Annuities can provide important sources of monthly income that many retirees rely on in addition to Social Security, 401(k) savings and pensions and can provide the flexibility to decide when to begin receiving distributions, as appropriate.
An "annuity" is a contract with an insurance company. You invest in an annuity with either a series of payments or a lump sum payment. When you are ready, the insurance company then provides steady cash flow to you for a specific time period. Often, people invest in annuities to reduce the risk that they will outlive their retirement savings.
If you are considering investing in an annuity, there are some important things that you should know. Here are some key facts to consider from Joe Mirarchi, Product Head of Insurance and Annuities at TD Bank.
There Are Different Types of Annuities
There are several different types of annuities, and each has unique features and benefits to consider. Three common types include:
- Fixed annuities – You will receive a fixed interest rate set by the insurance company for a fixed amount of time (typically 3-7 years).
- Indexed annuities – Instead of a fixed rate, you will earn interest based on the performance of a specified market index, such as the S&P 500. The minimum return set by the insurance company on an index annuity is 0% so even if the S&P 500 is negative for the year, you will not realize any loss. There are usually caps also set by the insurance company on the "upside" as well. So if you have a cap of 5%, and the S&P 500 is up by 8%, you will only realize a 5% gain.
- Variable annuities – Your money is invested in a portfolio of mutual funds within the annuity product. Returns are not guaranteed, and the annuity may lose value. Performance is dependent on market performance. There is an opportunity to experience gains or losses greater than in a fixed or indexed annuity.
Your Money Grows Tax-Deferred
While your money is in the annuity, interest grows tax-deferred. This means you will not pay tax on any interest earned until you withdraw money from the annuity. As such, you will earn interest on your money, interest on your interest, and interest on the money you would have paid in taxes.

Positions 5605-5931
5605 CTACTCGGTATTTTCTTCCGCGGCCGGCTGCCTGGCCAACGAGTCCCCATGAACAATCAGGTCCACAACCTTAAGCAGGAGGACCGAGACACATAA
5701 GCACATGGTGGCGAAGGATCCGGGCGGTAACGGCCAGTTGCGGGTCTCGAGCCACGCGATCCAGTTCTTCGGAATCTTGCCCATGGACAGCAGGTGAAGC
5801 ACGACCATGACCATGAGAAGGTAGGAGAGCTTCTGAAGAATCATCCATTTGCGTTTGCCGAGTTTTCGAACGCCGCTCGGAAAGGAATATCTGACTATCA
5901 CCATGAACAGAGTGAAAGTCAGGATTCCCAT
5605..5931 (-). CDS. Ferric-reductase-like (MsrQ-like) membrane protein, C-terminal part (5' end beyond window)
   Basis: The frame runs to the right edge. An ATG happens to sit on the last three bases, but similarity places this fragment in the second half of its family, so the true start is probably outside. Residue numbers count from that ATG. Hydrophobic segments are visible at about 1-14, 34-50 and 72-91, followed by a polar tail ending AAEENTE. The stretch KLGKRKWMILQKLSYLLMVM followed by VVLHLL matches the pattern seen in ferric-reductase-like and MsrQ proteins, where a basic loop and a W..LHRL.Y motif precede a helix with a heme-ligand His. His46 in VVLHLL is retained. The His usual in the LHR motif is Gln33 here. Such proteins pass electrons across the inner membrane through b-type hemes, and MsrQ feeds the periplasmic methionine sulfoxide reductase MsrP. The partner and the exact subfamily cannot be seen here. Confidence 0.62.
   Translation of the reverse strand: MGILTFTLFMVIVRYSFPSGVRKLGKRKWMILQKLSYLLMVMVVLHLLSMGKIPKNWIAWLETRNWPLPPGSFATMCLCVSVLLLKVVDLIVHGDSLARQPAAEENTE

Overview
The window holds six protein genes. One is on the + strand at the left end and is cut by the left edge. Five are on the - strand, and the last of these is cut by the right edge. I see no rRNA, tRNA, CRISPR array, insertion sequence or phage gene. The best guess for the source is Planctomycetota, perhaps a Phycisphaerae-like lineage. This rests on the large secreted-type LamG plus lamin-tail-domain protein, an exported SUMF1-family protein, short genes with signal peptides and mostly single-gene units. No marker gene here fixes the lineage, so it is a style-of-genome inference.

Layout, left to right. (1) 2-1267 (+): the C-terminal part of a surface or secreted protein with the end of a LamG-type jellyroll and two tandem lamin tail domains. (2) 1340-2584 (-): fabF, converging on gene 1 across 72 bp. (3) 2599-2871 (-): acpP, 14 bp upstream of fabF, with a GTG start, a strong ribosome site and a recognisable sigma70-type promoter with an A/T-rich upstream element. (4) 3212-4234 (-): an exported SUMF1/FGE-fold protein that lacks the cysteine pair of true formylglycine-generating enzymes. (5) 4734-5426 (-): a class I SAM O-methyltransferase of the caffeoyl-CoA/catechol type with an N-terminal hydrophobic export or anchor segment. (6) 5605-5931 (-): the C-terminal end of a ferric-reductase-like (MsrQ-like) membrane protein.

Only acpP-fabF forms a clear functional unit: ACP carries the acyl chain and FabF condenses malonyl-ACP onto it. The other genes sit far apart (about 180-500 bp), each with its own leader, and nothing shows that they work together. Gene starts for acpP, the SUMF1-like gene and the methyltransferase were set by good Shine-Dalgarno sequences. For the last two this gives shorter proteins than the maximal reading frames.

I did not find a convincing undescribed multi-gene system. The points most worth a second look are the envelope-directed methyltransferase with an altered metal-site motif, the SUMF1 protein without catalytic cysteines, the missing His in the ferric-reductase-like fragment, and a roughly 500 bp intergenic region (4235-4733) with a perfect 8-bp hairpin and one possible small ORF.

Annuity distributions are taxed differently depending on how the account was funded. An annuity can be funded with either pre-tax money or after-tax money. These are referred to as either qualified or non-qualified annuities.
Qualified annuities are funded with pre-tax contributions and are usually made from an IRA or 401(k). Distributions from qualified annuities is taxed when you receive distributions.
Non-Qualified annuities are funded with after-tax contributions and are usually made from your checking or savings accounts. The taxation of distributions from non-qualified annuities typically applies only to the interest earned.
You Must Name a Beneficiary for Your Annuity
An important aspect of annuities to consider is that you must name a beneficiary for your annuity. Upon death, any existing death benefit is paid directly to your beneficiaries, which allows them to receive your financial legacy without the cost and delays of probate.
Fixed and Indexed annuities are generally considered "low-risk," although the degree of risk will vary depending on the annuity type. Annuities are a longer-term investment and early withdrawals (before the end of the term), can lead to surrender charges. Because annuities are given preferential tax treatment for retirement planning, money withdrawn prior to age 59.5 is currently subject to a 10% IRS penalty. For this reason, annuities are generally recommended for people age 50 and over.
It’s important to remember that although annuities are available through many banks by insurance licensed professionals, they are not bank products nor guaranteed by the bank. They are issued by insurance companies and are not FDIC insured. They may also lose value.
It can be beneficial to have a conversation with a financial advisor before investing in an annuity. An advisor will help you select an annuity based on your risk tolerance, time horizon, financial need, and other factors.
You Should Also Have an Emergency Fund
As mentioned above, because annuities are longer term investments you could be charged a surrender penalty for an early withdraw. Additionally, if you put all your retirement money in an annuity, you may not be able to access enough money to cover unexpected expenses like vehicle repairs, medical bills, or home maintenance issues without incurring a penalty or surrender charge. Therefore, it is important to make sure that you have an emergency fund set aside to draw from in case you need money in the short term.
For More on Personal Finance Topics
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We hope you found this helpful. This article is based on information available in July 2022 and is subject to change. It is for general information purposes only. Our content is not intended to provide legal, tax, investment or financial advice or to indicate that a particular TD Bank product or service is available or right for you. For specific advice about your unique circumstances, consider talking with a qualified professional.